As opposed to the airlines, the bus people didn’t mind my loading seven large pieces of luggage into the Greyhound’s belly free of charge. No one even questioned why I checked in an Antler hardside, two Samsonite Spinner uprights, a Victorinox Swiss Army cargo duffel, one twenty-seven-inch Titan, and two vintage leather suitcases—all with fancy ID tags that didn’t bear my name. The tags had other people’s names on them, is what I’m saying, for the luggage had traveled haphazardly around these United States, become temporarily lost or delayed, and finally arrived at the Greenville-Spartanburg International Airport. I’m a bag runner. That means I get contracted out to return people’s temporarily lost or delayed belongings, most of which showed up at dawn, when I started my job. Unlike every other faction of employment in America—teaching, high finance, construction, and the airline industry, for example—my job had seemed secure up until I made this one particular pickup. I collected the addresses, loaded the van, and, instead of stopping seventy miles north, in Asheville, where all these angry travelers resided without their clothes, toiletries, and vacation gifts, kept on driving, fifty miles past, to the Harrah’s Cherokee Casino. I went inside, actually won a few hundred dollars within an hour, then returned to my van parked a half mile away, turned the ignition, threw a rod, and blew the engine.
Maybe I had a gambling problem. It was not the first time I’d been to the casino, but with the exception of those six or eight times when I’d kept going to the ATM for more money to put into tight video-poker machines, I knew when to quit. Anyway, as I say, up until this point, a Tuesday, all had been secure. Being a bag runner wasn’t something I’d have chiseled into my tombstone, but I considered it meaningful employment until I had enough money to quit and write one of those dummies’ guides to winning at Shamrock Sevens, or Deuces Wild, or Jacks or Better. I foresaw an entire series ahead of me, excepting keno. With that money, who knows? Maybe I’d take up flying, become a pilot. I could look people in the eye—people closest to me—and go, “Ha-ha-ha, I told you.”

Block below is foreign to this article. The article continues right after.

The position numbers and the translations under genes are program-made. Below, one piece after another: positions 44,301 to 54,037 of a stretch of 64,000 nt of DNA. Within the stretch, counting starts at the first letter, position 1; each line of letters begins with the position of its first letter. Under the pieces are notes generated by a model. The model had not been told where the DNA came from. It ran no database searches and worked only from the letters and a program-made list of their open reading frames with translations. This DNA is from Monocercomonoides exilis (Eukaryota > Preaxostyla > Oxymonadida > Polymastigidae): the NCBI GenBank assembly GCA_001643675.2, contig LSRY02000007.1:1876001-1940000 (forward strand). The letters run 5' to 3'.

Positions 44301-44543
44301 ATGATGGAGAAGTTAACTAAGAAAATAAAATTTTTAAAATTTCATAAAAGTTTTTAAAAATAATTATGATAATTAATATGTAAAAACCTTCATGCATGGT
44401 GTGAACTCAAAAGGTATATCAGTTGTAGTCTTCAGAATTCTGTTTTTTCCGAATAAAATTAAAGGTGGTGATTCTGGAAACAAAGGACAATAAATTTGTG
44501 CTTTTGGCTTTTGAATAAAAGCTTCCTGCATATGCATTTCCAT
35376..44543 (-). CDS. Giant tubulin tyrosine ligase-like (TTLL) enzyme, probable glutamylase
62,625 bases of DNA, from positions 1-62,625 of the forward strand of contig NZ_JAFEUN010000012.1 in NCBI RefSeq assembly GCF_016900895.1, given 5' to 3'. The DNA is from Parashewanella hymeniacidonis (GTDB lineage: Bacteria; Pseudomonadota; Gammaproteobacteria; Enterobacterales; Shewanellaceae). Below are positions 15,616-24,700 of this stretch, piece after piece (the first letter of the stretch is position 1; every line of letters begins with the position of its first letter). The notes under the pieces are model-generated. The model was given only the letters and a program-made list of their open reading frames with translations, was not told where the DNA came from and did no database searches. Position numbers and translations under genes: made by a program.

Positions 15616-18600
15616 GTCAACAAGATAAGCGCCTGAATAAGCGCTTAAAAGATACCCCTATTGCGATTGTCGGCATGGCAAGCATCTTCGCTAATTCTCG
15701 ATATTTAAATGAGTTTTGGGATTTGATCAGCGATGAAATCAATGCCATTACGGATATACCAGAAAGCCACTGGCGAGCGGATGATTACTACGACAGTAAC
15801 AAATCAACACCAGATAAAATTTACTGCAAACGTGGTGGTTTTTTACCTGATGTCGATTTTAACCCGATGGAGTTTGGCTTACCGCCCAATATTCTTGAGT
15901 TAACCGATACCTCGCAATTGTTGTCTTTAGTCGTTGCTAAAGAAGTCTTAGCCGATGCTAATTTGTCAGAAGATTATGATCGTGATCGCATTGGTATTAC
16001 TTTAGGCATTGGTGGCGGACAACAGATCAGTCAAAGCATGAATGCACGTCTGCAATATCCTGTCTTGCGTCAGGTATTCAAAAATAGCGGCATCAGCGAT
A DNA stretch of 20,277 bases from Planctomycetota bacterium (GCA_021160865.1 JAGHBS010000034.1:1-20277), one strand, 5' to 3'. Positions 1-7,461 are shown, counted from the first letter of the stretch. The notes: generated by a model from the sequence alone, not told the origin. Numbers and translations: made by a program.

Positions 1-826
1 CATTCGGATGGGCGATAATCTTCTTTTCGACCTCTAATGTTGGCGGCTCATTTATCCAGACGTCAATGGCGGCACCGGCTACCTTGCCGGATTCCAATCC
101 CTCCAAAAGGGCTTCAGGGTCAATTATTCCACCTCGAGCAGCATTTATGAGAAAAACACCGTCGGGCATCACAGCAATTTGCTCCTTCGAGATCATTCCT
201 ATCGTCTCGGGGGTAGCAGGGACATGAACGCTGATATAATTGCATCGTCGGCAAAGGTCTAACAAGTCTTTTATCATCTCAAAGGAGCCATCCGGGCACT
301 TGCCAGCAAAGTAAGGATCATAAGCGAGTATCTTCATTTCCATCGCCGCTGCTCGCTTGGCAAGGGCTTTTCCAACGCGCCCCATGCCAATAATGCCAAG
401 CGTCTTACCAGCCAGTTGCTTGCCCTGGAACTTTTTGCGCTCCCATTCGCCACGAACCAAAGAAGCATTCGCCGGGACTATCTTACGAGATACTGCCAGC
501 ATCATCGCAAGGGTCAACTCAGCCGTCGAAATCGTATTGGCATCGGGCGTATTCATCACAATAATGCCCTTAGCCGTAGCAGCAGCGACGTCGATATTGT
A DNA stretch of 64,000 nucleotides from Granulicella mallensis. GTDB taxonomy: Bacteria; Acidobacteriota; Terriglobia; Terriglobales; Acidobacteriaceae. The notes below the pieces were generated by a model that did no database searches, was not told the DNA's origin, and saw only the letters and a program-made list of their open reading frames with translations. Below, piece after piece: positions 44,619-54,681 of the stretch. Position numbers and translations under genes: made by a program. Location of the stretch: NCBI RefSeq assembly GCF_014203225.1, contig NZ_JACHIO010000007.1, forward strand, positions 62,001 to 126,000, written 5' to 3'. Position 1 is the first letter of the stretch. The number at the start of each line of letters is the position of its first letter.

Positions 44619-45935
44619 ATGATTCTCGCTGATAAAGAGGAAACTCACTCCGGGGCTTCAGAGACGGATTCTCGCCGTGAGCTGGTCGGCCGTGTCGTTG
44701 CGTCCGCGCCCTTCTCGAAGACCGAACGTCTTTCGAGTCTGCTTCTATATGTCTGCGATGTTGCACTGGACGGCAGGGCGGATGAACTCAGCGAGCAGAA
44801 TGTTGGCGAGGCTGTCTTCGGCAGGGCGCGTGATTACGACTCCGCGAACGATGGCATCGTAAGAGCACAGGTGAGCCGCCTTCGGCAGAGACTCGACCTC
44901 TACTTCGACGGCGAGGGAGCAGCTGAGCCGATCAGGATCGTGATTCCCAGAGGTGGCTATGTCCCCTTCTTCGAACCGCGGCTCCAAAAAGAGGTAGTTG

But at this point I was receiving phone calls from my boss, picking up luggage from an office adjacent to the baggage claim area, and driving around with suitcases that had been to Cincinnati, Detroit, Houston, Charlotte, Memphis, Salt Lake City, et al. I wore a name tag, though on occasion frustrated ex-passengers chose to call me Fuck Face, Shit Head, Pissant, Numb Nuts, and Dickhead. “Hey, Lick Knob, thanks so much for charging me thirty dollars so my bags wouldn’t show up where I did,” someone might say to me, man or woman alike. “How is it that I can fly from La Guardia to Greenville nonstop, and my suitcase ends up in Grand Rapids, Michigan?”
I’ve never kept proper, scholarly notes and graphed it all out, but I would bet the luggage that accidentally ended up in Michigan had something to do with a harried and inept ticket agent seeing “Gr” and making assumptions.
I said “Grrrr” to a lot of people myself. What I didn’t say to those who took it out on me was “Look, Screw Gravy, you’re blaming the wrong person.” I got it. If anyone understands frustration and futility, it’s me. I might bring that up in the first paragraph of my gambling books. I could bring it up in regards to video poker, and in my job right before, when I led a more glamorous lifestyle.
You see, up until I became a bag runner, I’d worked as the special-teams coach at a college whose president finally realized that an institution of higher learning intent on gaining a reputation as an institution of higher learning didn’t need a perennial 1–10 football team that cost the school money and only brought about jokes from the region. And so I’d been let go, along with the other eight or fifteen assistant coaches, plus Coach Steve Gillespie, who’d hired me as a special-teams coach eight years prior. After all the layoffs, Coach Gillespie started Hut-Hut-Hut Delivery, the outfit I was driving for now.